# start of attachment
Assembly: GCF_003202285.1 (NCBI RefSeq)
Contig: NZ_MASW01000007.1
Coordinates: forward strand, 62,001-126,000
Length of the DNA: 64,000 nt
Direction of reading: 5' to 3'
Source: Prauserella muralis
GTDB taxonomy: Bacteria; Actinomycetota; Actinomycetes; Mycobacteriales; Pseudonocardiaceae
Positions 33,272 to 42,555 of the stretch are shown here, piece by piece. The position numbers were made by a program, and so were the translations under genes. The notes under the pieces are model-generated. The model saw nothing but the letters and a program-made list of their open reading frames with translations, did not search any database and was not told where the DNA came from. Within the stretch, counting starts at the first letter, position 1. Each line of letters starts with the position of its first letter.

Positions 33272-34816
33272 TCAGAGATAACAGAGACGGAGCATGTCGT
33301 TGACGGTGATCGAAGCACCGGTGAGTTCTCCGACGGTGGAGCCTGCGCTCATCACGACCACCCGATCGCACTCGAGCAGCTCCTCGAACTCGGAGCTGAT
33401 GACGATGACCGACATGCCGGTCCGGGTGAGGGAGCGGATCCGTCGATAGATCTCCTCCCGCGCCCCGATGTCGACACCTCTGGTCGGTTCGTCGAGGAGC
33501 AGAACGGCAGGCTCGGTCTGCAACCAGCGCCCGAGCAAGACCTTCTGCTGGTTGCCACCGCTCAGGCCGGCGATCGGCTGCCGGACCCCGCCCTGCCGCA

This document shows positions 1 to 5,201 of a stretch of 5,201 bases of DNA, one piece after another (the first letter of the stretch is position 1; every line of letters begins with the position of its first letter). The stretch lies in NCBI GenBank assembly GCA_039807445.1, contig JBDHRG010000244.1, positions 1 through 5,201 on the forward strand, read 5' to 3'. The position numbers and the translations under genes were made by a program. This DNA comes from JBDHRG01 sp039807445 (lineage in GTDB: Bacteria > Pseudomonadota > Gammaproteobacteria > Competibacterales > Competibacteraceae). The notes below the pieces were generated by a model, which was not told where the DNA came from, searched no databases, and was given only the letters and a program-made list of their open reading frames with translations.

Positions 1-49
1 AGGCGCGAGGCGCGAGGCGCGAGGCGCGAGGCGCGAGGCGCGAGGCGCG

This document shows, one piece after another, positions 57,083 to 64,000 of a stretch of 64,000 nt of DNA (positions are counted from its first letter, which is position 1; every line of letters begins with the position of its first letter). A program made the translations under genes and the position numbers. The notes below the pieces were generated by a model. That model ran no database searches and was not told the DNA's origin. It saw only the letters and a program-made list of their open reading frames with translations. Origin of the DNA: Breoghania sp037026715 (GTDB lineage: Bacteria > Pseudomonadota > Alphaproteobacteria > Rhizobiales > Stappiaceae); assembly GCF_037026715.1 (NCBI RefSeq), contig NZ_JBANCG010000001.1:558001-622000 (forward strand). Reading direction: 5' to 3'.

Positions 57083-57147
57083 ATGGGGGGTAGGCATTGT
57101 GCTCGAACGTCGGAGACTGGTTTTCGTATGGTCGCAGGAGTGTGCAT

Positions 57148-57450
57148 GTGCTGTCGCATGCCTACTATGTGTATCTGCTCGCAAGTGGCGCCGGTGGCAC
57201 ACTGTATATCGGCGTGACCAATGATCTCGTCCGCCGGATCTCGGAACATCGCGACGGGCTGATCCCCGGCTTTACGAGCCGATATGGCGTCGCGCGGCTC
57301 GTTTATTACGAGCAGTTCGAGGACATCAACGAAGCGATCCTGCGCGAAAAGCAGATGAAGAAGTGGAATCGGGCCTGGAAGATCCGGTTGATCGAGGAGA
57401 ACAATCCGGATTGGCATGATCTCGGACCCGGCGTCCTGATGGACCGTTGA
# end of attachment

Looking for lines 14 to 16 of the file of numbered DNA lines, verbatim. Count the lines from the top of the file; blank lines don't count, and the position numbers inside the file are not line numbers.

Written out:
This document shows positions 1 to 5,201 of a stretch of 5,201 bases of DNA, one piece after another (the first letter of the stretch is position 1; every line of letters begins with the position of its first letter). The stretch lies in NCBI GenBank assembly GCA_039807445.1, contig JBDHRG010000244.1, positions 1 through 5,201 on the forward strand, read 5' to 3'. The position numbers and the translations under genes were made by a program. This DNA comes from JBDHRG01 sp039807445 (lineage in GTDB: Bacteria > Pseudomonadota > Gammaproteobacteria > Competibacterales > Competibacteraceae). The notes below the pieces were generated by a model, which was not told where the DNA came from, searched no databases, and was given only the letters and a program-made list of their open reading frames with translations.

Positions 1-49
1 AGGCGCGAGGCGCGAGGCGCGAGGCGCGAGGCGCGAGGCGCGAGGCGCG